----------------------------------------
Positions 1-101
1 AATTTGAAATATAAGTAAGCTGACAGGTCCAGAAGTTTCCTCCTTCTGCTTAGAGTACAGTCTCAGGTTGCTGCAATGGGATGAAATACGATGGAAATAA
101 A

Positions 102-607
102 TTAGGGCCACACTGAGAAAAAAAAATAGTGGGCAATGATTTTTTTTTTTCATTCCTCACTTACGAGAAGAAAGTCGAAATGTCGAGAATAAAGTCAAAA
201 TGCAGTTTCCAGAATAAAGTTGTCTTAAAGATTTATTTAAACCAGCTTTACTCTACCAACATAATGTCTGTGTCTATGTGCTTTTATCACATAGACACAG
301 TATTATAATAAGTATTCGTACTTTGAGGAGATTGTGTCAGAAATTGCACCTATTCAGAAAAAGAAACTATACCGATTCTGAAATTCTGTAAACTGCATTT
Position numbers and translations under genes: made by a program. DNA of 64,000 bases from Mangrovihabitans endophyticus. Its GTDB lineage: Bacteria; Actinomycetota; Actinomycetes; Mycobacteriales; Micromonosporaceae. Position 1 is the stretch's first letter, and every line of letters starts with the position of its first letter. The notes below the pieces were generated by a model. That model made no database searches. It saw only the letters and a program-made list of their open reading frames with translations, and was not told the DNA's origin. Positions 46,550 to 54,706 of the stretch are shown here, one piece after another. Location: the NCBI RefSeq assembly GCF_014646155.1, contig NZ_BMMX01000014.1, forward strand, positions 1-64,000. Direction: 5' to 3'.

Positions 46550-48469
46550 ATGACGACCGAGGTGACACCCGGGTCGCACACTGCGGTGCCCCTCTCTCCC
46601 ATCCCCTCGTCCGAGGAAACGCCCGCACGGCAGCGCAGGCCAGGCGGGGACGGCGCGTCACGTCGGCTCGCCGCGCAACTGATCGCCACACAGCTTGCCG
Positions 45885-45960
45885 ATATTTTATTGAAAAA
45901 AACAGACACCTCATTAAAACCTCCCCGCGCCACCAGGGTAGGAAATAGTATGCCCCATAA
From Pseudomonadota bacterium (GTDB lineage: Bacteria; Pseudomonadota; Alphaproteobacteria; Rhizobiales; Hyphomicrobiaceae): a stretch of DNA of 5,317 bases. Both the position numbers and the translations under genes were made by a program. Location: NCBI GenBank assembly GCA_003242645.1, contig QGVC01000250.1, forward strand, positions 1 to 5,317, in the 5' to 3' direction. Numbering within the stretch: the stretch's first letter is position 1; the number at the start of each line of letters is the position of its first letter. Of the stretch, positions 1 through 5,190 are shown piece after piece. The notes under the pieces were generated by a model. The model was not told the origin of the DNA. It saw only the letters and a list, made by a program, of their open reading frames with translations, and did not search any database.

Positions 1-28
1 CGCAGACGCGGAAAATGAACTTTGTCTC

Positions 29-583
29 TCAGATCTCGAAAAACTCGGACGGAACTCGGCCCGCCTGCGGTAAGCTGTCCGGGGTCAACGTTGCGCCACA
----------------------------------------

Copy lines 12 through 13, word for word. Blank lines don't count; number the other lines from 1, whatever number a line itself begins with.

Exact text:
Positions 45885-45960
45885 ATATTTTATTGAAAAA